Ulcerative colitis and Crohn's disease, chronic diseases of the intestinal tract, are often grouped together as inflammatory bowel disease because they share similar symptoms, although they differ in how they affect the digestive tract. Arthritis is the most common extra-intestinal complication associated with IBD.


Sarcoidosis is a disease that can occur throughout the body, but most commonly affects the lungs, lymph nodes, or skin. With sarcoidosis, inflammation causes lumps, or granulomas, to form in the body's tissues. Granulomas, as they grow and clump, can affect how an organ works.

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sarcoidosis on face
Sarcoidosis on facial skin.

DermNet / CC BY-NC-ND

Lyme Disease

Lyme disease is an infectious disease caused by Borrelia burgdorferi, a bacterium that is classified as a spirochete. Borrelia burgdorferi lives inside of deer ticks and can be spread to humans by the bite of an infected tick.

With the early disseminated stage of Lyme disease, the infection spreads to the rest of the body in the weeks following the tick bite and may cause multiple problems, including joint pain. Late-stage infection, which may be months or years after onset, can lead to chronic arthritis.

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erythema migrans rash on chest
Lyme disease rash.

DermNet / CC BY-NC-ND

Bacterial Endocarditis

Endocarditis, or infective endocarditis, is an inflammation of the inner lining of the heart. The most common type, bacterial endocarditis, occurs when germs enter your heart. The germs travel through your bloodstream from another part of your body.

Bacterial endocarditis can damage your heart valves. Chronic infectious endocarditis may be associated with a variety of symptoms, including joint pain.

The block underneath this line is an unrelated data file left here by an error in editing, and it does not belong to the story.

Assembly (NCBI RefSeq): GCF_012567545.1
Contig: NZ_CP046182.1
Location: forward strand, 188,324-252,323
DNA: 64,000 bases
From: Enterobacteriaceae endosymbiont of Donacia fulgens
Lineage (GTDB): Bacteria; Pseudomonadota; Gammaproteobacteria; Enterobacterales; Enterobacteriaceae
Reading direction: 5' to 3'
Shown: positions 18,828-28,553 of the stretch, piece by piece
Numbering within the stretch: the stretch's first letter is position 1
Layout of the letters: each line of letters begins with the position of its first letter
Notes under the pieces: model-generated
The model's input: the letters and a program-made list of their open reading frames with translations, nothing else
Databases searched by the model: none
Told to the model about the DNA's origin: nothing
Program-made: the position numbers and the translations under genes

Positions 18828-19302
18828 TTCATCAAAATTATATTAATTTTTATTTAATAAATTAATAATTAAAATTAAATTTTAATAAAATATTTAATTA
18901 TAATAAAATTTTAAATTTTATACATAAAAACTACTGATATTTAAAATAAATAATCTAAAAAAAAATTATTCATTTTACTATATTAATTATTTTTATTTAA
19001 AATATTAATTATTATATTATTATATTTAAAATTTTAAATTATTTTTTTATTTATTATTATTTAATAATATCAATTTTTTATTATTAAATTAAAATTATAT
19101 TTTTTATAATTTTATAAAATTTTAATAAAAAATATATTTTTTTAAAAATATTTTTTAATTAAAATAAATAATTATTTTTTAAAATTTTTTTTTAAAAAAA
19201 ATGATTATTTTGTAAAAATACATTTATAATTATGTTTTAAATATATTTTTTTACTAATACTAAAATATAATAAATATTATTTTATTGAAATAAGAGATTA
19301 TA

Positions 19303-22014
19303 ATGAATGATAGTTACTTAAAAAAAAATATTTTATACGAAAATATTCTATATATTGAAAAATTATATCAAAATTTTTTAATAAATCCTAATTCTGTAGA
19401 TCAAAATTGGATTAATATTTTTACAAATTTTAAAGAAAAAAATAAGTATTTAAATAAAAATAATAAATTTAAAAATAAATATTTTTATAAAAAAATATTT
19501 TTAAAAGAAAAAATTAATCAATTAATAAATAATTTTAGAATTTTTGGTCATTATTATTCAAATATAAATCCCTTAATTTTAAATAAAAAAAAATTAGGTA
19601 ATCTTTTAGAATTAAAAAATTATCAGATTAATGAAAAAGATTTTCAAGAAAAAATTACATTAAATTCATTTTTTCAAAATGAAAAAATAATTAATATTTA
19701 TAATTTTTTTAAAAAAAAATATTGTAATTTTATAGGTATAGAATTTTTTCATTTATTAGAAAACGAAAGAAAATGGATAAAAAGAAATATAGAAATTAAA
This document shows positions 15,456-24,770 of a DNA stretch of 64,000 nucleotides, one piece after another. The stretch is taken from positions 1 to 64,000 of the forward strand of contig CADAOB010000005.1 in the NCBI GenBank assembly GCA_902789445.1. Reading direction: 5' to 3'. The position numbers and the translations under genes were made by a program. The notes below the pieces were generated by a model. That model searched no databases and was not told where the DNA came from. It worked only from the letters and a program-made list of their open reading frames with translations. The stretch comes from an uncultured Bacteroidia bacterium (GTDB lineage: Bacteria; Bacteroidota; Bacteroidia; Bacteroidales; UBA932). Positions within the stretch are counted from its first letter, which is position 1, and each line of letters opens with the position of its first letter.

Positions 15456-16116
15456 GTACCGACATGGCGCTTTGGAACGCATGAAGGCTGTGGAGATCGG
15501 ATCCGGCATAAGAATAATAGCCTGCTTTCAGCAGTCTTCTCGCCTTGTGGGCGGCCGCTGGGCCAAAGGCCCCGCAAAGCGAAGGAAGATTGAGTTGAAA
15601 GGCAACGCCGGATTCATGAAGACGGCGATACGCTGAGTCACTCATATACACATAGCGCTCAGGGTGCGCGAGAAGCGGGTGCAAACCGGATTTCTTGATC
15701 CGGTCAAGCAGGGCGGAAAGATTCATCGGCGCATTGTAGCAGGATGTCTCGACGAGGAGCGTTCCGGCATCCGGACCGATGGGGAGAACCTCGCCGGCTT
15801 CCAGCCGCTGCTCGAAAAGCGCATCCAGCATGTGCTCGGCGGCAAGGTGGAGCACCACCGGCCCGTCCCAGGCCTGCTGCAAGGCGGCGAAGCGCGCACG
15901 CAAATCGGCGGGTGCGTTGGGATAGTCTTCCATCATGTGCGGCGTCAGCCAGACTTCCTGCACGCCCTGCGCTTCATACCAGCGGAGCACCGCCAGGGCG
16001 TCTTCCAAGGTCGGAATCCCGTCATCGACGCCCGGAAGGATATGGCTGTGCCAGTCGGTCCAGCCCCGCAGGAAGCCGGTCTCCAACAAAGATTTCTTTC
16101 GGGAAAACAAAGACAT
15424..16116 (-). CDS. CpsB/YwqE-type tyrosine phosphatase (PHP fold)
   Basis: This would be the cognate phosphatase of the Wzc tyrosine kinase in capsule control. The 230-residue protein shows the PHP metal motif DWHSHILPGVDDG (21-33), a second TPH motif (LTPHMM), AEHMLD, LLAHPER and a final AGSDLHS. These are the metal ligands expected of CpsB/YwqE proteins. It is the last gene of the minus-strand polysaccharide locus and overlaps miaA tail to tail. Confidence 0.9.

Whipple's Disease

Whipple's disease is a rare condition that prevents the small intestines from allowing nutrients to pass into the rest of the body (malabsorption). Whipple's disease is caused by infection with a specific bacteria, Tropheryma whippelii. The most common early symptom associated with Whipple's disease is joint pain.

10 Sources
Verywell Health uses only high-quality sources, including peer-reviewed studies, to support the facts within our articles. Read our editorial process to learn more about how we fact-check and keep our content accurate, reliable, and trustworthy.
  1. Merck Manual Professional Version. Acute infectious arthritis.

  2. Merck Manual Professional Version. Gonorrhea.

  3. National Organization of Rare Disorders. Rheumatic fever.

  4. American College of Rheumatology. Reactive arthritis.

  5. U.S. National Library of Medicine: Genetics Home Reference. Systemic lupus erythematosus.

  6. Crohn's and Colitis Foundation. Arthritis.

  7. National Center for Advancing Translational Sciences: Genetic and Rare Diseases Information Center. Sarcoidosis.

  8. MedlinePlus. Lyme disease.

  9. Vilcant V, Hai O. Bacterial endocarditis. StatPearls.

  10. National Institute of Neurological Disorders and Stroke. Whipple's disease.

By Carol Eustice
Carol Eustice is a writer covering arthritis and chronic illness, who herself has been diagnosed with both rheumatoid arthritis and osteoarthritis.